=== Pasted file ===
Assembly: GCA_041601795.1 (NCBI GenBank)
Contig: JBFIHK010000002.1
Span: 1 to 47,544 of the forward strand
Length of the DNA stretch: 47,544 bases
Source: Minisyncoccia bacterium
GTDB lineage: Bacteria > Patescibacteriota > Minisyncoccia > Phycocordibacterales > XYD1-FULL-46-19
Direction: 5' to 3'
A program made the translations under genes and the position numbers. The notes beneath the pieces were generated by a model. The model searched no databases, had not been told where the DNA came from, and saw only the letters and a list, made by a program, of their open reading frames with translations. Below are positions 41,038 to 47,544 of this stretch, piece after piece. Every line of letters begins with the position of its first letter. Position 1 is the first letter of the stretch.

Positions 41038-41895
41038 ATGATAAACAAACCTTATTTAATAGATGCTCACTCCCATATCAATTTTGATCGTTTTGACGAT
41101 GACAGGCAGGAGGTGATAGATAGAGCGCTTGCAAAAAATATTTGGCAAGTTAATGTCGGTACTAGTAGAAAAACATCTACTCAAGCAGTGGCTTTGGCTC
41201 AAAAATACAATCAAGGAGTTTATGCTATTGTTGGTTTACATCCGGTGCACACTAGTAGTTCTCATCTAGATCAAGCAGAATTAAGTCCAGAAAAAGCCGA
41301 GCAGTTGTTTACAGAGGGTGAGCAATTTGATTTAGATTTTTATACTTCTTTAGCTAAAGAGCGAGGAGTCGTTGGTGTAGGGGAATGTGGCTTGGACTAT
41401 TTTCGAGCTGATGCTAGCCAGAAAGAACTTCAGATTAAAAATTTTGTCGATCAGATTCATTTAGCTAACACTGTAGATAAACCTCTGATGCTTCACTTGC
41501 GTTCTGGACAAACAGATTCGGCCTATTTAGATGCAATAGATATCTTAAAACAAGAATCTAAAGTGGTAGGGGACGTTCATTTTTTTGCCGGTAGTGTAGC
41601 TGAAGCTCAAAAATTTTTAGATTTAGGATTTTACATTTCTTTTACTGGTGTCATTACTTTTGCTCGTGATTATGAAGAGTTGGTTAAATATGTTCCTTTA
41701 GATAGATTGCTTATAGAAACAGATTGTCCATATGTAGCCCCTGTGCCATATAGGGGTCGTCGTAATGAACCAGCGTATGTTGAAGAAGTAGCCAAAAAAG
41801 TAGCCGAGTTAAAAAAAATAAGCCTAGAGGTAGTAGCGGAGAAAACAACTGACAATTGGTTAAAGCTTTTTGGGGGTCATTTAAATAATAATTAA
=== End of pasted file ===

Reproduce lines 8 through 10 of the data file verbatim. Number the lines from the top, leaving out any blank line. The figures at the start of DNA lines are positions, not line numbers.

A program made the translations under genes and the position numbers. The notes beneath the pieces were generated by a model. The model searched no databases, had not been told where the DNA came from, and saw only the letters and a list, made by a program, of their open reading frames with translations. Below are positions 41,038 to 47,544 of this stretch, piece after piece. Every line of letters begins with the position of its first letter. Position 1 is the first letter of the stretch.

Positions 41038-41895
41038 ATGATAAACAAACCTTATTTAATAGATGCTCACTCCCATATCAATTTTGATCGTTTTGACGAT